27 Jan 2014

Well, a bit late but here are my predictions for 2014--the trends, the successes, the failures and the new directions for the wine industry (in no particular order):
1. Pinot Noir will continue its growth. There is likely to be a shortage of serious Pinot from the cooler areas of Australia and we might even see the large companies step back into the ring.. Judging from our experience at cellar door, it's the younger drinkers who are at the forefront of this Pinot trend.
2. Good Burgundy will finally become unaffordable (if it isn't already) to anyone except hedge fund managers, Colombian drug barons and Premier League stars (did you see the item in last week's paper that Sergio Aguero of Manchester City earns around $430,000 per week?). Treasure any bottles you may already have and remember fondly those that you have consumed in the past.
3. The popularity of Prosecco will continue to increase. This may be disturbing news for those of you who prefer wines with some sort of flavour. Get used to seeing it by the glass in trendy restaurants, by the bottle at social barbeques and by the floorstack in our friendly supermarket liquor outlets.
4. 2014 will be a lean year for Australian grapes. Crops will be down in almost all regions due to drought and heatwaves. However, this won't lead to a rise in prices. There is still too much wine in the system, export volumes are in trouble and domestic consumption remains static.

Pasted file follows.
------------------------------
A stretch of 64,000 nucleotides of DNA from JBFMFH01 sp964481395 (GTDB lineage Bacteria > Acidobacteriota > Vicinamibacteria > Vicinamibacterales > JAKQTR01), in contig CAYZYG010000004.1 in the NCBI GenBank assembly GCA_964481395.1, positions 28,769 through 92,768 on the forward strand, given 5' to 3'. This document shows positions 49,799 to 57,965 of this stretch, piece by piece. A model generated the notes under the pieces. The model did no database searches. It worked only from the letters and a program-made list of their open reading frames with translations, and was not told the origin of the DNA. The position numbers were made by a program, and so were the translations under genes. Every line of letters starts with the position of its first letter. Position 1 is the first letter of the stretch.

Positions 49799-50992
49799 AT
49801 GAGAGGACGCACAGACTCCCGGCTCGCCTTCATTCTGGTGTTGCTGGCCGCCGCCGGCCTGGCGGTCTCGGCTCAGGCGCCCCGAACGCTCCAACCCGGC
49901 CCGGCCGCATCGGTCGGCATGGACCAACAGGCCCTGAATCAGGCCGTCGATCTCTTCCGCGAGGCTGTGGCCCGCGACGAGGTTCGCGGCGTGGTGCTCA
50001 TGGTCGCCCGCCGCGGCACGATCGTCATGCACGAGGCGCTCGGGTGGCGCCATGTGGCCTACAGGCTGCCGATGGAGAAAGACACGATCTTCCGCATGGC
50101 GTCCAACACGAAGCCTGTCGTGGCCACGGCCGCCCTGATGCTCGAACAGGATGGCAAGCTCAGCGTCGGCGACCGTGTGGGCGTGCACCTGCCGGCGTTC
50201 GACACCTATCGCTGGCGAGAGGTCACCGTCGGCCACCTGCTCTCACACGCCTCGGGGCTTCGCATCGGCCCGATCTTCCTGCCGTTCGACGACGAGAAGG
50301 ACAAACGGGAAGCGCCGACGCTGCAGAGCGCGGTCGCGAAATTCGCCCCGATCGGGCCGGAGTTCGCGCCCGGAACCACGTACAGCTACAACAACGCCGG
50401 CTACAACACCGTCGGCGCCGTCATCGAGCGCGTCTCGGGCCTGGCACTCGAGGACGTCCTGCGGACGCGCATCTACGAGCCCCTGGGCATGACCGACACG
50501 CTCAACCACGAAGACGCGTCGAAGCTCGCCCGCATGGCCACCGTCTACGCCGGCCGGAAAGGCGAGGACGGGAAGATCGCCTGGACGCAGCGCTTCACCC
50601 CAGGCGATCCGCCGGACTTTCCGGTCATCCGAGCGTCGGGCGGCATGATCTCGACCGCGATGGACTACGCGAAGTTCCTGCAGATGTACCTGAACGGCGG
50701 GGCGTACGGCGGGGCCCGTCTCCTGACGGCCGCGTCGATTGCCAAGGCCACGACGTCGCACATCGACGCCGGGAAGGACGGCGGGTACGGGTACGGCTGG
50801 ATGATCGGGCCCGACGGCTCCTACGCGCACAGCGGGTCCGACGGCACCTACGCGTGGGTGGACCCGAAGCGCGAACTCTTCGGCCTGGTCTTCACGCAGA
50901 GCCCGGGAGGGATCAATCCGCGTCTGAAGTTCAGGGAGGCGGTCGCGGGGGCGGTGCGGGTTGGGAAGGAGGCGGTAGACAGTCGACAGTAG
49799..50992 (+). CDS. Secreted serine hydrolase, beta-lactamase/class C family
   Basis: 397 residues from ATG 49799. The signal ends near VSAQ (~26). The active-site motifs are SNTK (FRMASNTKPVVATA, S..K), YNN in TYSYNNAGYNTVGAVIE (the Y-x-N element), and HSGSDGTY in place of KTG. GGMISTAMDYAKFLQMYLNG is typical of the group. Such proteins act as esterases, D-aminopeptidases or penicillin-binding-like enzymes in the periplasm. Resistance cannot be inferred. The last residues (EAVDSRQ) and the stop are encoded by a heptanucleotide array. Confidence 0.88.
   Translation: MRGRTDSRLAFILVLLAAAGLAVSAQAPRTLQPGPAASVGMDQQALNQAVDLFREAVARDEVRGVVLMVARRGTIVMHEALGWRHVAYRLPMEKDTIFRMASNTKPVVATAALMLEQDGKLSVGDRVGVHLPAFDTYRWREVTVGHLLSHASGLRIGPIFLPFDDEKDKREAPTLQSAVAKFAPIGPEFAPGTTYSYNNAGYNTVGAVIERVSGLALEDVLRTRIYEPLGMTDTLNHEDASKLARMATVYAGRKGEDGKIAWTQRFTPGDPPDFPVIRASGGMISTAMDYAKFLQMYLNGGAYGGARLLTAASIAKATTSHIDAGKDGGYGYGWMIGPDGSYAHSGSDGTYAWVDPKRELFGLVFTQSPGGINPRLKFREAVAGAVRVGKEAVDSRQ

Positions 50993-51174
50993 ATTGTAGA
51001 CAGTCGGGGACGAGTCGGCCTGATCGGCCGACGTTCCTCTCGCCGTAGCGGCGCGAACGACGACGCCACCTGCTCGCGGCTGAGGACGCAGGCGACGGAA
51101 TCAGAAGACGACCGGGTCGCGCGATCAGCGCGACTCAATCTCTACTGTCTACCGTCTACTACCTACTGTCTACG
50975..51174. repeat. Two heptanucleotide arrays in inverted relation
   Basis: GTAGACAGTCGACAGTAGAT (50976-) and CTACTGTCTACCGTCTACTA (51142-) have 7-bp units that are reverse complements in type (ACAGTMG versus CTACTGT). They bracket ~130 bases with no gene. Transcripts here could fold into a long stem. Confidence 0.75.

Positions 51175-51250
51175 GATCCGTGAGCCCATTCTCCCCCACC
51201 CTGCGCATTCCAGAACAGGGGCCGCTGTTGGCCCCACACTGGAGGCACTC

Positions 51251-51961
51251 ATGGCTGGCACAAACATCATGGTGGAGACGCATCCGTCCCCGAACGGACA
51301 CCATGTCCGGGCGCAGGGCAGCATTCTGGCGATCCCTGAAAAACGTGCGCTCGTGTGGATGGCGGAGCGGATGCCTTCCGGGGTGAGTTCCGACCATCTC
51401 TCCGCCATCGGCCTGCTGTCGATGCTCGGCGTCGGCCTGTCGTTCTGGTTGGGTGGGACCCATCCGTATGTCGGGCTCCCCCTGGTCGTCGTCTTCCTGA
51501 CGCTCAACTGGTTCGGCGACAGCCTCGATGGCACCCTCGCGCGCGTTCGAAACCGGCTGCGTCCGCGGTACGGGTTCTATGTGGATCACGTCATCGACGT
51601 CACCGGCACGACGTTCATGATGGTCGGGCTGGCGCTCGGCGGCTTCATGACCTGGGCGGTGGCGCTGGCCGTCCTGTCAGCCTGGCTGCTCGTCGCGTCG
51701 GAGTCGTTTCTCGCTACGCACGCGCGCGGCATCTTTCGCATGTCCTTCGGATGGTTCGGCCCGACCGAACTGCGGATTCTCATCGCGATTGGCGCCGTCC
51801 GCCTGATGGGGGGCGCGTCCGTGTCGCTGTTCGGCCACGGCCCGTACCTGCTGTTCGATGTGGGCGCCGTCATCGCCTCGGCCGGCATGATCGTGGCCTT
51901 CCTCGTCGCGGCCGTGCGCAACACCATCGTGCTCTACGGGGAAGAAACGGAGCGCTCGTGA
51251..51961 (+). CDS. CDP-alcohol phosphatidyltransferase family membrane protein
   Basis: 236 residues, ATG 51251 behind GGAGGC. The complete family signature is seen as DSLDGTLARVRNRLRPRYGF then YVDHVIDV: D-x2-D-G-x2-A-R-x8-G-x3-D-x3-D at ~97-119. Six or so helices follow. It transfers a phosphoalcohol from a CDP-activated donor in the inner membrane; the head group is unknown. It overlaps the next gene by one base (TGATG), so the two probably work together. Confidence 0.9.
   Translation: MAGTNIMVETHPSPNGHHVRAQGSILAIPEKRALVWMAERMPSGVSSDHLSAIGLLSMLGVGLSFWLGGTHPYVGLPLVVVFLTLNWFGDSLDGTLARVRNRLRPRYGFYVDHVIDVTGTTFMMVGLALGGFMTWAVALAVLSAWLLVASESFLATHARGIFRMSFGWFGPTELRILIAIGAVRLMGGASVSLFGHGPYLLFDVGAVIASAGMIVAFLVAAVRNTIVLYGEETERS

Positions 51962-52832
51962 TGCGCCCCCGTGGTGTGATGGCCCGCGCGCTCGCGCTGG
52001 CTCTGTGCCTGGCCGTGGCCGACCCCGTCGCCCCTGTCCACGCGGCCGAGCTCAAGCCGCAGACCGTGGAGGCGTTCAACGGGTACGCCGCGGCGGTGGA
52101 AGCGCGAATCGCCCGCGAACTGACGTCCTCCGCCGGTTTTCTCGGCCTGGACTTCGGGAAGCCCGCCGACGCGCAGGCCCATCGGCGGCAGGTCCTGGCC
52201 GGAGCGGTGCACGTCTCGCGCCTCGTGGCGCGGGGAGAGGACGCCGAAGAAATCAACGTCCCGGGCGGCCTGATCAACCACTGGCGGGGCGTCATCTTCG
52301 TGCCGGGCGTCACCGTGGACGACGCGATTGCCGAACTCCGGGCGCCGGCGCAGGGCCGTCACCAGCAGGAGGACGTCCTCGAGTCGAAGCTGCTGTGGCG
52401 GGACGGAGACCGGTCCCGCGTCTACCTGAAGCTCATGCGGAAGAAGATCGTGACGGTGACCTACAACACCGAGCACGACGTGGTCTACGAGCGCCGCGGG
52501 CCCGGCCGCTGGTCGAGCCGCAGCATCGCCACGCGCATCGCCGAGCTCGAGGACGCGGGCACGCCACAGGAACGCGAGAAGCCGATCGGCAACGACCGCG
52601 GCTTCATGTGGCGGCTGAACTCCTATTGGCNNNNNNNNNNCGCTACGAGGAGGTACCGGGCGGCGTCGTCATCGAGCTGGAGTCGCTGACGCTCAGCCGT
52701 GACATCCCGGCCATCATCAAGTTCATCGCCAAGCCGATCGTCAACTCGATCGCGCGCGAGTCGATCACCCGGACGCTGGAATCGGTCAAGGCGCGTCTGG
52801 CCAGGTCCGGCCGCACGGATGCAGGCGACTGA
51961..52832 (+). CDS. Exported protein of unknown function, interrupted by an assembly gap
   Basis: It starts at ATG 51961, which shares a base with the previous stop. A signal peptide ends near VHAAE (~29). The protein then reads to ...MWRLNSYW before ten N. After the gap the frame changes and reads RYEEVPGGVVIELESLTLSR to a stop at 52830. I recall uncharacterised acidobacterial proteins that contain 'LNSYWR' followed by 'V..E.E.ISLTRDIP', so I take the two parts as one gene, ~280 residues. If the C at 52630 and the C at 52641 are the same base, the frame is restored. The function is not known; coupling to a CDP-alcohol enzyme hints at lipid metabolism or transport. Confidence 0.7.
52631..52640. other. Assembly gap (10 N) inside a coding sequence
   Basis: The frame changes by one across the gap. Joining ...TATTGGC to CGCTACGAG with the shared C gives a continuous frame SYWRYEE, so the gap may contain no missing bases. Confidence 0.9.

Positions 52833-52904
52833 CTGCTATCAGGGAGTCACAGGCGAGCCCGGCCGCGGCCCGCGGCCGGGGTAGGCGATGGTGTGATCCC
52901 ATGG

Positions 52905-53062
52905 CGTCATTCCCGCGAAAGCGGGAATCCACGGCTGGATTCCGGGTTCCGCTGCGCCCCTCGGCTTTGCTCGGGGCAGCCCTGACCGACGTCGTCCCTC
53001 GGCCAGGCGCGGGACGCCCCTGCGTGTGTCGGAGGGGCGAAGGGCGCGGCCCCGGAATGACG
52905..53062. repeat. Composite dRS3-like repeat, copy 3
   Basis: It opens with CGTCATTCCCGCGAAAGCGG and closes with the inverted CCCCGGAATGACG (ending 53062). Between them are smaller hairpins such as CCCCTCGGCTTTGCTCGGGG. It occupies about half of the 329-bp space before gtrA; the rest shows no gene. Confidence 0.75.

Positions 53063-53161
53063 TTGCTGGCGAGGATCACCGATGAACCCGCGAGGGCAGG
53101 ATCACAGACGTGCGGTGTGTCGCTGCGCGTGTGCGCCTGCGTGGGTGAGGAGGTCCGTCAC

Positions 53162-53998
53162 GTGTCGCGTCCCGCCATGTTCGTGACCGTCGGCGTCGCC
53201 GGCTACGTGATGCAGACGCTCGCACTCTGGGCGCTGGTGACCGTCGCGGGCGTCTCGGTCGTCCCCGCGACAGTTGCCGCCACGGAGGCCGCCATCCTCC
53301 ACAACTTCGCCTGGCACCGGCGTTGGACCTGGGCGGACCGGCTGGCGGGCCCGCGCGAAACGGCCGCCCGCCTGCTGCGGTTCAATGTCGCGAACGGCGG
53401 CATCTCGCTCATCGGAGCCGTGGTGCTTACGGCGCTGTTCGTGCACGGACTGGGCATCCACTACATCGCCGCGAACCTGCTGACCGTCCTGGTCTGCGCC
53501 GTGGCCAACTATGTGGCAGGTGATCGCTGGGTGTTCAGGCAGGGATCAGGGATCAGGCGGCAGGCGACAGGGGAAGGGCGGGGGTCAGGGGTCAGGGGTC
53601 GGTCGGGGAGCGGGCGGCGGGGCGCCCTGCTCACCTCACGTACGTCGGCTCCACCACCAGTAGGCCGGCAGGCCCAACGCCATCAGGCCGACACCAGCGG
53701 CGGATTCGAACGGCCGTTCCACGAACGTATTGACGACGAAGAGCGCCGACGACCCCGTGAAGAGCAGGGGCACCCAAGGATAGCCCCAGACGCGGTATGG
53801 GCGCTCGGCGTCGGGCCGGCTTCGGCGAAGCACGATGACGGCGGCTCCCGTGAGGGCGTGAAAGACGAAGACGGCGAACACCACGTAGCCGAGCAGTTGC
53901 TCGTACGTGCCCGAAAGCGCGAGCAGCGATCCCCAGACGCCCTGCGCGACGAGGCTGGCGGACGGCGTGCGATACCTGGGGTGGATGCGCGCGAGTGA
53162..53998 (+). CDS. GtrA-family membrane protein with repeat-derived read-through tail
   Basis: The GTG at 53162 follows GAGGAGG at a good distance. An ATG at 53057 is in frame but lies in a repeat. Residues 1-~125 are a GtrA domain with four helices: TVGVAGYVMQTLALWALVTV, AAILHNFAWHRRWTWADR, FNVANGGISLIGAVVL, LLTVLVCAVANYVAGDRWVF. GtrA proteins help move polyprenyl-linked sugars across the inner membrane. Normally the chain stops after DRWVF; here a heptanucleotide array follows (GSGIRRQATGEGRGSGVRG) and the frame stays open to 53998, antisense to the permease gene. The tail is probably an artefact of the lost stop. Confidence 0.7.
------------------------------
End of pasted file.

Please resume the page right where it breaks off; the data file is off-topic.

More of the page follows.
5. Medical experts will continue to demonise all forms of alcohol while the wine industry spruikers will continue to declare that wine is different. And they are right.
6. Denmark in Western Australia will become the next "in" wine region. Just a pity it's so far away from anywhere.
7. The drinking trends will be craft beer, expensive spirits combined with artisan mixers, craft beer, cider and craft beer. What consitutes craft beer will become an increasingly divisive conflict for those of you who care.
8. The Australian dollar will fall, giving exporters some hope of improved sales. They will need to move fast to overcome the negative image of Australian wine overseas. The falling dollar may also stem the flood of cheap imported wine.
9. Low calorie/low alcohol wine sales will improve. The quality of such wines will not.
10. Small, family-owned wineries will continue to struggle as the supermarket chains and the large producers continue to offer good wines at prices that don't even begin to cover the costs of production of these small makers. It's a tough business.......